Ban Ki-moon, the UN secretary general, has stated that he believes al-Qaeda was responsible for last week’s bombings in Damascus, the Syrian capital, that left more than 50 people dead and close to 400 people wounded, Reuters quoted Ki-Moon as saying during his meeting with a youth delegation at the UN headquarters yesterday.
“A few days ago there was a huge, serious, massive terrorist attack. I believe that there must be al Qaeda behind it. This has created again very serious problems,”
“At least 55 people were killed and 400 others were wounded in blasts in Damascus on May 10, in the deadliest attacks in the Syrian capital since an uprising against President Bashar al-Assad began early last year,” he added.
Ban also talked about the two attacks against unarmed UN monitors trying to reduce the violence in the country.
There are 257 unarmed UN monitors in Syria to observe an truce brokered by UN-Arab League peace envoy Kofi Annan.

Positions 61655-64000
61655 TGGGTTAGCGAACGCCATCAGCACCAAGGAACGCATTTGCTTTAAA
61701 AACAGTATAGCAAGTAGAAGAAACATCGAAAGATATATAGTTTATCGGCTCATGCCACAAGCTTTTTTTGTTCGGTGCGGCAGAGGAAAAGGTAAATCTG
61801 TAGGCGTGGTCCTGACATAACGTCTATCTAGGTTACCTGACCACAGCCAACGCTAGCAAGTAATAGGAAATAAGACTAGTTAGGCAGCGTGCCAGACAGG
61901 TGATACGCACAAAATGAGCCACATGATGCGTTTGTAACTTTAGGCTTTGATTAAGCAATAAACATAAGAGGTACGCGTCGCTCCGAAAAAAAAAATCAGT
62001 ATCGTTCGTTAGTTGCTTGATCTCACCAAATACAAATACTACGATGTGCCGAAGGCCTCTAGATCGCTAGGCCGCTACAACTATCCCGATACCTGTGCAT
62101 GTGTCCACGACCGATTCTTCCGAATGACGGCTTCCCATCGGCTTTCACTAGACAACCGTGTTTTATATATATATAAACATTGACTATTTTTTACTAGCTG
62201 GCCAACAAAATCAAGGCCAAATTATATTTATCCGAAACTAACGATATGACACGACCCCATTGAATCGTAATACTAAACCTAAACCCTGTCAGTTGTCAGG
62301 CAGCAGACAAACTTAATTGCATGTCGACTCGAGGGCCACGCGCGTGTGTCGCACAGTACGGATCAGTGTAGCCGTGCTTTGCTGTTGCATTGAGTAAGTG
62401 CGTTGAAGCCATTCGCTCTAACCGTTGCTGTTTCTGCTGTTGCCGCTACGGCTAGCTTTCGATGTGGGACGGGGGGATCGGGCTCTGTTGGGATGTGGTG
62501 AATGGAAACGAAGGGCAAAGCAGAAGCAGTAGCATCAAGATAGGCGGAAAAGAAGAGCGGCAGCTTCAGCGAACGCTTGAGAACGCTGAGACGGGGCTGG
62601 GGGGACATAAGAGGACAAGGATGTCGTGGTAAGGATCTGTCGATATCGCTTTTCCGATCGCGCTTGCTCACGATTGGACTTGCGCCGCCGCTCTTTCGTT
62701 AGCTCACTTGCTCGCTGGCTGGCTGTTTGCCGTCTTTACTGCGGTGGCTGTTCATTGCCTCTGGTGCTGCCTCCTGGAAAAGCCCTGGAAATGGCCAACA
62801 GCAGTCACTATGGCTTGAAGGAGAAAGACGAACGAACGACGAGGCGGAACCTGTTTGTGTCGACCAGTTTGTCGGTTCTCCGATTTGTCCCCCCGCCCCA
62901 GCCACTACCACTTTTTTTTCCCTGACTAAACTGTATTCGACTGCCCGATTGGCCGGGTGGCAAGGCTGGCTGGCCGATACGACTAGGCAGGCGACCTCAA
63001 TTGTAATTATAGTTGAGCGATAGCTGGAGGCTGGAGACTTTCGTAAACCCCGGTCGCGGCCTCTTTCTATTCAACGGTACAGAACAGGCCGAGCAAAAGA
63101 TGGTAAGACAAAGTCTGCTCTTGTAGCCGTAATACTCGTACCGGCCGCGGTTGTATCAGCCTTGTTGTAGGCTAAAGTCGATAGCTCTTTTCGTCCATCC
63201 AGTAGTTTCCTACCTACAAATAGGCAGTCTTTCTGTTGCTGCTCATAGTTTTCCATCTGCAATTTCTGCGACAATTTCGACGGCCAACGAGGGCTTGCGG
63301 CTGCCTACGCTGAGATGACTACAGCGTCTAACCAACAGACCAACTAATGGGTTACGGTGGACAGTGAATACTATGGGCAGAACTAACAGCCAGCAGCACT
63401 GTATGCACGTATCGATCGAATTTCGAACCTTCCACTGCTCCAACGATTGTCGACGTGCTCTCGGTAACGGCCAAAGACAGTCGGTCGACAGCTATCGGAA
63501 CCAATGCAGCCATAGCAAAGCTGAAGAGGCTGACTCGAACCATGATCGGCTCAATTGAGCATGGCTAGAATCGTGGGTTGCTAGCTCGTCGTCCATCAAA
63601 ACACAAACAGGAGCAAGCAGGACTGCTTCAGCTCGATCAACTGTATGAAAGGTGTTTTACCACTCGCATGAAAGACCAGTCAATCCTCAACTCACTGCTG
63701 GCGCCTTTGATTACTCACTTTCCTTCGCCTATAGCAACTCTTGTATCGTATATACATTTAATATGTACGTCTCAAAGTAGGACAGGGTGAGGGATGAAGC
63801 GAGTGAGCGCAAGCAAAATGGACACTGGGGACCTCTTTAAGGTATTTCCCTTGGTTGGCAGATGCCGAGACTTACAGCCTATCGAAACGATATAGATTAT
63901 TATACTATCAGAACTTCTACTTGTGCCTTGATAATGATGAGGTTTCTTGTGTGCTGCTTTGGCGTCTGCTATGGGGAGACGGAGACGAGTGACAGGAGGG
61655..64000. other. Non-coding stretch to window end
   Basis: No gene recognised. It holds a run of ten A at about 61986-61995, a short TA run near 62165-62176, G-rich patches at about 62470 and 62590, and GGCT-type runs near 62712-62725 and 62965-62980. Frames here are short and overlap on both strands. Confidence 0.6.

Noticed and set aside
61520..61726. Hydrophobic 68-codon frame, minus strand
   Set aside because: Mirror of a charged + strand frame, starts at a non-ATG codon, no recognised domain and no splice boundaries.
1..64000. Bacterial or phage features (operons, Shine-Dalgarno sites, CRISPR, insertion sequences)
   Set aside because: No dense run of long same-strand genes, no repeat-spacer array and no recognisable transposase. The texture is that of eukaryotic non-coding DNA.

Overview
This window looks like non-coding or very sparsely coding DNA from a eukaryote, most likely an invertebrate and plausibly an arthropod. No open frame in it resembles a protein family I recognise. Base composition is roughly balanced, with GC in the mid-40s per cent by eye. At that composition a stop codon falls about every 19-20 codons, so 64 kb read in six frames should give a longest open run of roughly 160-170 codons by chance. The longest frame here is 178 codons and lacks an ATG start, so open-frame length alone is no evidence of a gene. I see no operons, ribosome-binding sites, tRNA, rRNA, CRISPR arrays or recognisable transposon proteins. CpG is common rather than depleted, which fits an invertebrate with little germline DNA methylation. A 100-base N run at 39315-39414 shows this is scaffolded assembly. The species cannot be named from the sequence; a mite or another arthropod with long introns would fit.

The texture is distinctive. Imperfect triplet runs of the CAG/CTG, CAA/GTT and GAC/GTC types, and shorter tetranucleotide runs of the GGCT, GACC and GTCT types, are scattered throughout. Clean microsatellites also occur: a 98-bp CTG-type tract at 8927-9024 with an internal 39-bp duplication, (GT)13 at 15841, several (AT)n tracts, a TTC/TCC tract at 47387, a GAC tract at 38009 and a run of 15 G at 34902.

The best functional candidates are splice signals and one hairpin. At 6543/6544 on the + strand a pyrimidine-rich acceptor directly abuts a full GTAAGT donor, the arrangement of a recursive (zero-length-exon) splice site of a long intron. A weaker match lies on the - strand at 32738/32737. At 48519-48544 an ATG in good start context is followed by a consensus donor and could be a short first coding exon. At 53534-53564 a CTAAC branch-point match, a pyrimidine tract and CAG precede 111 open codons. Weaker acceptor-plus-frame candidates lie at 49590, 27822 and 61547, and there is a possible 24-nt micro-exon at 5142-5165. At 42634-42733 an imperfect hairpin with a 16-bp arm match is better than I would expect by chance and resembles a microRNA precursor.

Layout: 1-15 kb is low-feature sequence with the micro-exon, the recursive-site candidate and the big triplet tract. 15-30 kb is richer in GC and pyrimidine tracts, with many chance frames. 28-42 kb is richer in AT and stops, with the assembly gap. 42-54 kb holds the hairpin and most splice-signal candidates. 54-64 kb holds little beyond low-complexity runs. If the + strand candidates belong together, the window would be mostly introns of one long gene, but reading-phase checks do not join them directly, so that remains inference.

“We are trying out best efforts to protect the civilian population.” The UN chief said at least 10,000 people had been killed in the conflict while opposition groups put the figures to more than 12,000.
A week ago, Syrian U.N. Ambassador Bashar Jaafari said there had been an increase in “the scale and frequency of terrorist activities and operations in Syria” since a tenuous April 12 truce took hold.
He accused “some regional and international states” of sending fighters, funds and arms to “terrorist groups” in Syria.
Jaafari told the U.N. Security Council that 12 foreign fighters had been killed and 26 detained in recent clashes with Syrian forces associated with Al Qaeda.
“We have a list that contains 12 names of foreign terrorists killed in Syria, including one French citizen, one British and one Belgian,” Jaafari told the 15-member council.
He said a list of the 26 foreigners detained had been sent to U.N. Secretary General Ban Ki-moon and to the Security Council, according to AFP.
Ban said President Bashar al-Assad has still not implemented a peace plan agreed with UN-Arab League envoy Kofi Annan.
US and Russian officials have also said they believe al Qaeda and other violent militants are now operating in the country. Earlier this week Russia’s Deputy Foreign Minister said, “Al Qaeda stands behind the terror attacks in Syria,” referring to the Damascus blasts.